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How Urkaine oligarchs stole $1.8 billion of IMF (i.e., U.S.) loans, while Biden was watching.
Howard Richman, 11/15/2019

The U.S. gives loans to prop up foreign banks through the International Monetary Fund (IMF).  In 2009 and 2015, President Obama increased the U.S. contribution to the IMF, so that our contribution went up by a total of $9.2 billion. In 2014, the IMF gave the central bank of the Ukraine a massive $4.51 billion loan. However, $1.8 billion of that loan disappeared, despite the fact that Vice President Biden had been delegated by President Obama as the U.S. point man (start watching at 51:37) to prevent such corruption. In an article that was published in 2015, Harper's Magazine traced how that $1.8 billion disappeared:

The scheme, as revealed in a series of court judgments of the Economic Court of the Dnipropetrovsk region monitored and reported by Nashi Groshi, worked like this: Forty-two Ukrainian firms owned by fifty-four offshore entities registered in Caribbean, American, and Cypriot jurisdictions and linked to or affiliated with the Privat group of companies, took out loans from PrivatBank in Ukraine to the value of $1.8 billion. The firms then ordered goods from six foreign “supplier” companies, three of which were incorporated in the United Kingdom, two in the British Virgin Islands, one in the Caribbean statelet of St. Kitts & Nevis. Payment for the orders—$1.8 billion—was shortly afterwards prepaid into the vendors’ accounts, which were, coincidentally, in the Cyprus branch of PrivatBank. Once the money was sent, the Ukrainian importing companies arranged with PrivatBank Ukraine that their loans be guaranteed by the goods on order.

But the foreign suppliers invariably reported that they could not fulfill the order after all, thus breaking the contracts, but without any effort to return the money. Finally, the Ukrainian companies filed suit, always in the Dnipropetrovsk Economic Court, demanding that that foreign supplier return the prepayment and also that the guarantee to PrivatBank be cancelled. In forty-two out of forty-two such cases the court issued the identical judgment: the advance payment should be returned to the Ukrainian company, but the loan agreement should remain in force.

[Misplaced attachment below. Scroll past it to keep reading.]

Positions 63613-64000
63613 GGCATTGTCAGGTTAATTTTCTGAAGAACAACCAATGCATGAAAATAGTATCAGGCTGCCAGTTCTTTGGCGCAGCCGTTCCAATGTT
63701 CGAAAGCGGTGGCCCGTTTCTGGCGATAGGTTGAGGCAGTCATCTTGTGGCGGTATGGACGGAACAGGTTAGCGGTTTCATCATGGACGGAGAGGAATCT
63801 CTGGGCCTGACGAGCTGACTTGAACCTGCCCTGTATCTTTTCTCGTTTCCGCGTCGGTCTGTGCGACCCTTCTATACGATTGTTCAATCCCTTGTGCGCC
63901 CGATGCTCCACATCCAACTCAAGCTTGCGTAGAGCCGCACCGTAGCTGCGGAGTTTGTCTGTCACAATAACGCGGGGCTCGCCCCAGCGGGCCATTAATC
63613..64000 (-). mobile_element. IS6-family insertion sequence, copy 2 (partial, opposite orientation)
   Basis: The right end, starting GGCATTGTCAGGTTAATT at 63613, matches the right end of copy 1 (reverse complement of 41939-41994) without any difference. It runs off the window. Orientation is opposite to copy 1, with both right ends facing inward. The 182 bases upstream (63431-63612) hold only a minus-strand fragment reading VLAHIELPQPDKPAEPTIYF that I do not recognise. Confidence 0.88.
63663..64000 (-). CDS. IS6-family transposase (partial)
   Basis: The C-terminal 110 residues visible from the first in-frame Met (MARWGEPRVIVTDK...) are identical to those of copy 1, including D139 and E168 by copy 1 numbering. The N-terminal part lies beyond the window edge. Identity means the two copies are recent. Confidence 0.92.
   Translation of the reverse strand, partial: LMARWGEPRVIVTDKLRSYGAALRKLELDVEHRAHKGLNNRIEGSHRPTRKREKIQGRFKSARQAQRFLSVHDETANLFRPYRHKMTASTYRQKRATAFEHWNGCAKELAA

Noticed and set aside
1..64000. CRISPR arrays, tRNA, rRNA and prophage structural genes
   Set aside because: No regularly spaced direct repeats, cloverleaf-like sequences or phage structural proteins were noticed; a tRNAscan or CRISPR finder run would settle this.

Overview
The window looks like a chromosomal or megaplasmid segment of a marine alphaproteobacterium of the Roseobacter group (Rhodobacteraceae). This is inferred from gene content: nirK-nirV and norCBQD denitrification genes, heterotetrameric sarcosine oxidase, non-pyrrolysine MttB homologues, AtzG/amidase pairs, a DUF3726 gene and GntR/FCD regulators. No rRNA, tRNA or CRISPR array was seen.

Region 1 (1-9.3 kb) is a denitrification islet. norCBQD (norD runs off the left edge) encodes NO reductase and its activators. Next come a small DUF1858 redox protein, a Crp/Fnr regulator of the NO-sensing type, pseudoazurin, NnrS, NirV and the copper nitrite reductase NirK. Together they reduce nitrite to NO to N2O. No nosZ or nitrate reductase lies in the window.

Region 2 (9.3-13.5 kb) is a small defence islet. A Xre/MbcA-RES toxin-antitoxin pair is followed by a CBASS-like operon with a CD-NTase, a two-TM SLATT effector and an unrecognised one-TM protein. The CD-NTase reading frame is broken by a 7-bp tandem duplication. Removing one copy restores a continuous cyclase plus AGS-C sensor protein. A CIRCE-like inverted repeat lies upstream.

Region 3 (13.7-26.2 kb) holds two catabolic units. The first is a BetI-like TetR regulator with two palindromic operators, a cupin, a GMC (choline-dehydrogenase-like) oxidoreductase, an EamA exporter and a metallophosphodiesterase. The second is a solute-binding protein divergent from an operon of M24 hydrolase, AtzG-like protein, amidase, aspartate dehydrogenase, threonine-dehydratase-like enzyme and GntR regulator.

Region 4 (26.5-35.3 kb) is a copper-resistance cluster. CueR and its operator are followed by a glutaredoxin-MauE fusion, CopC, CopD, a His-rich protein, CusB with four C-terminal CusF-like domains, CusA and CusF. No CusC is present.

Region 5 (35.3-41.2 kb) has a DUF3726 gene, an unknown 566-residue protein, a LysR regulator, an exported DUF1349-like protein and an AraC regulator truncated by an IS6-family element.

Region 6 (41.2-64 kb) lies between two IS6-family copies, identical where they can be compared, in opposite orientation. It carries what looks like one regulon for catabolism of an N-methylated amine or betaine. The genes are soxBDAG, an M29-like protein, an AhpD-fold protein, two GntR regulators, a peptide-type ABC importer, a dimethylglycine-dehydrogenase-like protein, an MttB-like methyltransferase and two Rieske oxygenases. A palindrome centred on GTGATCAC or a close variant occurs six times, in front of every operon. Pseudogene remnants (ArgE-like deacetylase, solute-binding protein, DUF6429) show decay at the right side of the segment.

As a result, the loan of the Ukrainian company remained guaranteed by the undelivered goods, while the chances of returning the advance payments from foreign companies remain remote. “Basically this transaction of $1.8 bill[ion] abroad with the help of fake contracts was simply an asset siphoning [operation] and a violation of currency legislation in general,” explained Lesya Ivanovna, an investigator with Nashi Groshi in an email to me. “The whole lawsuit story was only needed to make it look like the bank itself is not involved in the scheme . . . officially it looks like PrivatBank now owns the products, though in reality [they] will never be delivered.”

So how did this happen under Vice President Biden's watch. There are three possibilities:

  1. Biden was not competent enough to prevent the corruption.
  2. Biden was corrupted by the bribes paid to his son Hunter.
  3. Both of the above.

As an officer sworn to protect the constitution of the United States, it was President Trump's responsibility to ask that the possibility that Biden took bribes while Vice President be investigated. After all, bribery is one of the impeachable offenses specified in the U.S. constitution. After all, Vice President Agnew was forced to resign when it came out that he had taken bribes.

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